Gradient Descent on m Examples - Neural Networks Basics | Coursera

In the algorithm , the first step is to find z(i) = w(transpose) X + b
What is the difference between the X denoted here and x1 and x2 used later in the algorithm?

Is it that x1 and x2 are two feature vectors? then what is X used to compute z(i)?

Hi @Vimbi_Viswan, in the given video, Prof Ng has tried to explain the functioning of the ML model where X is a given input variable and x1, x2 and so on till xn are the number of input features that along with other hyperparameters (w and b) help to compute the output variable (z) to learn a target function. This z in previous lectures was denoted as Y.

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The key is to understand the notation that Prof Ng uses. When he uses lowercase x with no subscripts, he means one input “sample” vector. So x is a column vector with dimensions n_x x 1, where n_x is the number of input features in each sample. Then the components of the x vector are written as x_1, x_2x_{n_x}.

Then when he wants to talk about multiple input samples at once, he uses capital X to denote a matrix where each column is one sample vector. There are m samples, so the dimensions of X are n_x x m. The advantage of using multiple samples at once in the matrix X is that we can take advantage of “vectorization” instructions of the cpu to make the computations as efficient as possible. So the way to write the linear activation calculation for Logistic Regression is this:

Z = w^T \cdot X + b

Where w is the weight vector and is also an n_x x 1 column vector. Note that when we get to Week 3 and “real” neural networks, the weight coefficients will become a matrix and Prof Ng chooses to orient that matrix such that the transpose is no longer necessary and the “linear activation” formula becomes this for the general layer l.

Z^{[l]} = W^{[l]} \cdot A^{[l-1]} + b^{[l]}

For the first hidden layer, the notational convention is A^{[0]} = X, so the formula for the first layer really ends up being this:

Z^{[1]} = W^{[1]} \cdot X + b^{[1]}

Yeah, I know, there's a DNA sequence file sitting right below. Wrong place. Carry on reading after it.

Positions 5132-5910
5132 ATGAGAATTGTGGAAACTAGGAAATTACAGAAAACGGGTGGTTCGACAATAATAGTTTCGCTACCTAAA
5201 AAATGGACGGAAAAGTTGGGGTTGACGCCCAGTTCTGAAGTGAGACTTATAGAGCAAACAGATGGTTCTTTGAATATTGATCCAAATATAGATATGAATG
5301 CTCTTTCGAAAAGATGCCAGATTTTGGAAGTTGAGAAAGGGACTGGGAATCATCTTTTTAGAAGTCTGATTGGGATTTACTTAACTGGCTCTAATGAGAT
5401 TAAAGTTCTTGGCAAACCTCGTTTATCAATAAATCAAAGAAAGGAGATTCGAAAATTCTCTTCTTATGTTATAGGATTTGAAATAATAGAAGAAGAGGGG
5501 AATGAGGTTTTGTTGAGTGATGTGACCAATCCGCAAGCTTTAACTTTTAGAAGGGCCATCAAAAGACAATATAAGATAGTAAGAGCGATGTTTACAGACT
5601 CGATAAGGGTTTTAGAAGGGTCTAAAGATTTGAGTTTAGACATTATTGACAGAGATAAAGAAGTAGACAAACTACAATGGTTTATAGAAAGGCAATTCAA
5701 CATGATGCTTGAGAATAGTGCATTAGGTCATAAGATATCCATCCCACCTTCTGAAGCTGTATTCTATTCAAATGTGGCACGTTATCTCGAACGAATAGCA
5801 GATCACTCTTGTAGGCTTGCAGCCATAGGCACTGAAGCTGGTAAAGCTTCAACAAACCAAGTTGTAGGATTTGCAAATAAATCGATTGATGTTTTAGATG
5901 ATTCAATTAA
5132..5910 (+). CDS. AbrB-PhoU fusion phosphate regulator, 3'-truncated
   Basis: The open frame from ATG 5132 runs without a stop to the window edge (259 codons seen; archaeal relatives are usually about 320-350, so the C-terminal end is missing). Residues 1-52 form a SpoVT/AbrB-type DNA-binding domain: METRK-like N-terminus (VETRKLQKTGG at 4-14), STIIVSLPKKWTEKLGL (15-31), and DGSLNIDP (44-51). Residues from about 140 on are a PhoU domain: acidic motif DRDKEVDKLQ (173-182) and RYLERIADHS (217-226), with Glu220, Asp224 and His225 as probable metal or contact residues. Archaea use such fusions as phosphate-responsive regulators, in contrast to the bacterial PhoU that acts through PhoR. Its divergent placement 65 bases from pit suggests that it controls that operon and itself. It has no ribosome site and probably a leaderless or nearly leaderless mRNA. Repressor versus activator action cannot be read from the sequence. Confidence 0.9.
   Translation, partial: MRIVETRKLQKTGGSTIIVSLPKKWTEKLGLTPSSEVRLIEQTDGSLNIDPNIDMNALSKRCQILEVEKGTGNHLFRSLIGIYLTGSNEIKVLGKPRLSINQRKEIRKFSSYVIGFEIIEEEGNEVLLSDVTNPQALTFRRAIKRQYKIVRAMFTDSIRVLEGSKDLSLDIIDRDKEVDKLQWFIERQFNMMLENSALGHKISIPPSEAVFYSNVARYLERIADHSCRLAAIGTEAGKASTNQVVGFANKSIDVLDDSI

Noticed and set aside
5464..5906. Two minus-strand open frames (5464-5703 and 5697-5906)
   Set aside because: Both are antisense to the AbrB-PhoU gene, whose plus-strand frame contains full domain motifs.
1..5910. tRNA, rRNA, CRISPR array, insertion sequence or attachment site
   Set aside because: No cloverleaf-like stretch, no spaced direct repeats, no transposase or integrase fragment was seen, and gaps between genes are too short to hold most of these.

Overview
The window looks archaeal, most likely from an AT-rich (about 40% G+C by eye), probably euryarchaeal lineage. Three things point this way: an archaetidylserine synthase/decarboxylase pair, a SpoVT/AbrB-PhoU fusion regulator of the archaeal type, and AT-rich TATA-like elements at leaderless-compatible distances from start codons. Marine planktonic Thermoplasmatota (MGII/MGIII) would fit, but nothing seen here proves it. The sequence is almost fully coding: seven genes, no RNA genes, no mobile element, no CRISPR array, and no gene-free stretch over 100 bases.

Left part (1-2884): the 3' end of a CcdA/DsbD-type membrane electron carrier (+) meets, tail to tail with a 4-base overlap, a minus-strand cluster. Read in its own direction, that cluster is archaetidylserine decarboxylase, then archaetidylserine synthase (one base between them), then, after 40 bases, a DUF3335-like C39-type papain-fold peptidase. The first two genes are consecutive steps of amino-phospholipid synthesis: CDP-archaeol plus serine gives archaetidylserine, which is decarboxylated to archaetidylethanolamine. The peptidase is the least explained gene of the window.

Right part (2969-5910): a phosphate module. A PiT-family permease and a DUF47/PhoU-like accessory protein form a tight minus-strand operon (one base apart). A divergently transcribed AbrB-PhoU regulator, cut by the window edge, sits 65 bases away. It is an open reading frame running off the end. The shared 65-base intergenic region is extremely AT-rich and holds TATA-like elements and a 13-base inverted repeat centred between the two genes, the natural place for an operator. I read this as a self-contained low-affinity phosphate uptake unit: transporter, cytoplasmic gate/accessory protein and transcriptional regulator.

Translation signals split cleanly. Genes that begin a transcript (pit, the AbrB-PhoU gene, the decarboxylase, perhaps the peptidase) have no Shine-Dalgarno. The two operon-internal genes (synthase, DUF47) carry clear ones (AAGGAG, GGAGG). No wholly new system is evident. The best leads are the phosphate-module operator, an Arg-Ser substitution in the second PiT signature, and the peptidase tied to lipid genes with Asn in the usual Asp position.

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Dear Sir

Thanks indeed for the timely response. It is very much clearer now


Thanks indeed for your timely response

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Just wanted to get some clarification on this notation used by Prof. Ng on the video “Computing a Neural Network’s Output”. Here we are in the context of neural networks, and I think he should not have used the transpose operation, since each row in the weights matrix W refers to the weights between one unit in the l-th layer (indicated by the specific row) and each input (or units in the prev. layer).

Concretely, w_1^1 should be an 1x3 vector containing weights between unit 1 of layer 1 and the three inputs. x is the 3x1 feature vector; dimensions match and we do not need the transpose.

It seems like there is a mixture of contexts. This notation would be correct when talking about logistic regression (and I get that Prof. Ng is exploiting the fact that each unit in the layer is a logreg).

Am I wrong ?

Hi @frankpisu, Please have a glance over what @paulinpaloalto sir has tried to explain in his above comment and you will definitely find the clarification. Thanks!

Hi, Francesco.

Yes, the notation looks a little odd at first glance, but (as you say) he is starting from exactly how he writes the Logistic Regression expresssions. In that case, he uses his standard convention that vectors are column vectors, which is why the transpose is required for the individual weight vectors in that case. So he starts by treating each node in the layer as a single LR instance. But then at 4:00 into the lecture he shows that now that the w_i^{[l]T} vectors are row vectors, he can stack them as rows to get the W^{[l]} matrix and the transpose is no longer required on the whole matrix. So he’s just being super precise about preserving the way he writes the LR expressions and then preserves the “row-wise” orientation of those transposed weight vectors to get the simpler way to write the W^{[l]} matrices for full Neural Nets.